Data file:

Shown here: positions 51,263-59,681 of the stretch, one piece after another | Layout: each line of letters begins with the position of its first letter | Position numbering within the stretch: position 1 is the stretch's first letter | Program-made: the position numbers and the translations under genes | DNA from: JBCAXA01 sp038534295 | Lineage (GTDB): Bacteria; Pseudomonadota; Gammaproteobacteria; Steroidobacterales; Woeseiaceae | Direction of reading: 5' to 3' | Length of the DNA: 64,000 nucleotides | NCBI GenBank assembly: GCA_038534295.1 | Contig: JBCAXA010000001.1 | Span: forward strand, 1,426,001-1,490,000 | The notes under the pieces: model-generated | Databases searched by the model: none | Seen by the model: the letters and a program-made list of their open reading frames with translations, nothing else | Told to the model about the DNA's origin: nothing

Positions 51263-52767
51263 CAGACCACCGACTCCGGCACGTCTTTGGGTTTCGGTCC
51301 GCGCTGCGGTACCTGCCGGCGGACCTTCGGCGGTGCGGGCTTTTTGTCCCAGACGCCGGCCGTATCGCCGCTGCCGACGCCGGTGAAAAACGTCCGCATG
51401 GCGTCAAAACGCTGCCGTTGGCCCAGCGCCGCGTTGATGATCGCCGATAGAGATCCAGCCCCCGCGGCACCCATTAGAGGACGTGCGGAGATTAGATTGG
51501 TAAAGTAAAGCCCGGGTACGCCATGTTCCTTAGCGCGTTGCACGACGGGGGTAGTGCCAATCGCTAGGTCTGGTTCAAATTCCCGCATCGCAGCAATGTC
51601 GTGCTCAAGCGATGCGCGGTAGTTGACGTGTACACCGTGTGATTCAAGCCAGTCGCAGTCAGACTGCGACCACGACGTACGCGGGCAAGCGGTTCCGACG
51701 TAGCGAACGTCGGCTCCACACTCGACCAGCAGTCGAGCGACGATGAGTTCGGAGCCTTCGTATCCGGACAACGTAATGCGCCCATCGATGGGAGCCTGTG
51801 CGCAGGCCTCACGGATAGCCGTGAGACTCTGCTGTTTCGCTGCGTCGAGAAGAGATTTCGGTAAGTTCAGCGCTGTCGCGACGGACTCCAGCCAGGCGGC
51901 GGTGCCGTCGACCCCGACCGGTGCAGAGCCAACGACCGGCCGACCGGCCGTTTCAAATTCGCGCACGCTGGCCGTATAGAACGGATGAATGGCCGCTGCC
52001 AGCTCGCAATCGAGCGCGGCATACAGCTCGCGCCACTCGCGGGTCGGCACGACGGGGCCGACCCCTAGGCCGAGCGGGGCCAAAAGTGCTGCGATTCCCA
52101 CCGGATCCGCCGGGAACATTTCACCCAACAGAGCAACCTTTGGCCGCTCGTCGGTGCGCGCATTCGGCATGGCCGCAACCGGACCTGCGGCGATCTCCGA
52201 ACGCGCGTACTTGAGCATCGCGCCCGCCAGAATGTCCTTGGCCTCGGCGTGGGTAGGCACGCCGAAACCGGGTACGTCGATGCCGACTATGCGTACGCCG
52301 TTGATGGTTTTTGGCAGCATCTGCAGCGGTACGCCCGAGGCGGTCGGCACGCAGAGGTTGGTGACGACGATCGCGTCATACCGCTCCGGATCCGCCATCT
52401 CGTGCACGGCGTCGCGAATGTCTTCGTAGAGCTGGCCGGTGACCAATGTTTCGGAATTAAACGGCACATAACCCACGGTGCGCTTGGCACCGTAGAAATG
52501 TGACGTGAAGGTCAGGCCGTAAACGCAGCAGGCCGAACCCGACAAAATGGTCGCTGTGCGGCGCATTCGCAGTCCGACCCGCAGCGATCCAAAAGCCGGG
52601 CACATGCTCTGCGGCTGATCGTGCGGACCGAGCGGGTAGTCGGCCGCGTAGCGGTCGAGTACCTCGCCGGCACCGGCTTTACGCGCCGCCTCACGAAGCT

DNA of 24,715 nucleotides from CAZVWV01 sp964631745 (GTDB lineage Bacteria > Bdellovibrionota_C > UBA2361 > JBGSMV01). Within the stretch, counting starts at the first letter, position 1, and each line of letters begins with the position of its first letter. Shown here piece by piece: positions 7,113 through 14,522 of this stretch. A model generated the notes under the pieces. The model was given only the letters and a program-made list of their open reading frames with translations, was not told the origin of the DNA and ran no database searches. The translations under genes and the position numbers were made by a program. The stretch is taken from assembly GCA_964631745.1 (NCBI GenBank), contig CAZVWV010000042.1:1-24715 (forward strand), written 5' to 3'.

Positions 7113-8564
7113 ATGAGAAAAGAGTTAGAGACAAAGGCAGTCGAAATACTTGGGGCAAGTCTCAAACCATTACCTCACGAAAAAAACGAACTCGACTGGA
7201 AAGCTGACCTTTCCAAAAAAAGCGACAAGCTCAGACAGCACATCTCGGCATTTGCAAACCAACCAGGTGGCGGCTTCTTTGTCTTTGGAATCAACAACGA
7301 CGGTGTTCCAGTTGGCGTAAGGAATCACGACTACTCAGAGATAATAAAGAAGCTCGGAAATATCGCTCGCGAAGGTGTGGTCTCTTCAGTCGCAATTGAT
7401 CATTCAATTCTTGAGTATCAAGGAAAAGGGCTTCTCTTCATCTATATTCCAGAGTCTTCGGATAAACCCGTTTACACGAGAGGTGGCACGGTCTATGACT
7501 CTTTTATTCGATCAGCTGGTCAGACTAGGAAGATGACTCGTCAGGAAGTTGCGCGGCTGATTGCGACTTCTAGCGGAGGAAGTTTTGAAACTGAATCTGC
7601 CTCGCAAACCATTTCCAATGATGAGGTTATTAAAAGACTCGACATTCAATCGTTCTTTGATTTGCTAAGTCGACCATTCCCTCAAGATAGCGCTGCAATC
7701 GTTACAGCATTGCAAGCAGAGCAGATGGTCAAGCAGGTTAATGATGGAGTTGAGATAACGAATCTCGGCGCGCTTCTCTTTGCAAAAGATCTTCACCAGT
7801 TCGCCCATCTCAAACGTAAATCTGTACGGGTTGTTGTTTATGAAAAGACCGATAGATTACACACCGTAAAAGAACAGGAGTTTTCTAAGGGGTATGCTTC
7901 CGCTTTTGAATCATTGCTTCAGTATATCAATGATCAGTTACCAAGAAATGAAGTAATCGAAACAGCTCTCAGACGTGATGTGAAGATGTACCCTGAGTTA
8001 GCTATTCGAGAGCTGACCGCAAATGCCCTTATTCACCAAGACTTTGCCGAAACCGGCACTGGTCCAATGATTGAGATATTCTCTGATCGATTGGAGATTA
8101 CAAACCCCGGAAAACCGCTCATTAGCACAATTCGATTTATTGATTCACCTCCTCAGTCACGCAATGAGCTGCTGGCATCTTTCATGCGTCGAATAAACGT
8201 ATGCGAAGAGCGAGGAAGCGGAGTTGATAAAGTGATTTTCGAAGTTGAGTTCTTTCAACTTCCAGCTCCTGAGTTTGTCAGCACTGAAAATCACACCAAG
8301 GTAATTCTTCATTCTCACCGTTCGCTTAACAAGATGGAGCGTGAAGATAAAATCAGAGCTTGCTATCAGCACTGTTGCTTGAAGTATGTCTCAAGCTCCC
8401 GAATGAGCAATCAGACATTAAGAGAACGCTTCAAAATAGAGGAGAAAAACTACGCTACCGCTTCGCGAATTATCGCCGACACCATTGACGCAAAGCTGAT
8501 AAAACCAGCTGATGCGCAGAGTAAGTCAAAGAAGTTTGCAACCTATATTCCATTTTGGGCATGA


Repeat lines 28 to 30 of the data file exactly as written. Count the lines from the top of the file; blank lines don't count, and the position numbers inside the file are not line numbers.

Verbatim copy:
7901 CGCTTTTGAATCATTGCTTCAGTATATCAATGATCAGTTACCAAGAAATGAAGTAATCGAAACAGCTCTCAGACGTGATGTGAAGATGTACCCTGAGTTA
8001 GCTATTCGAGAGCTGACCGCAAATGCCCTTATTCACCAAGACTTTGCCGAAACCGGCACTGGTCCAATGATTGAGATATTCTCTGATCGATTGGAGATTA
8101 CAAACCCCGGAAAACCGCTCATTAGCACAATTCGATTTATTGATTCACCTCCTCAGTCACGCAATGAGCTGCTGGCATCTTTCATGCGTCGAATAAACGT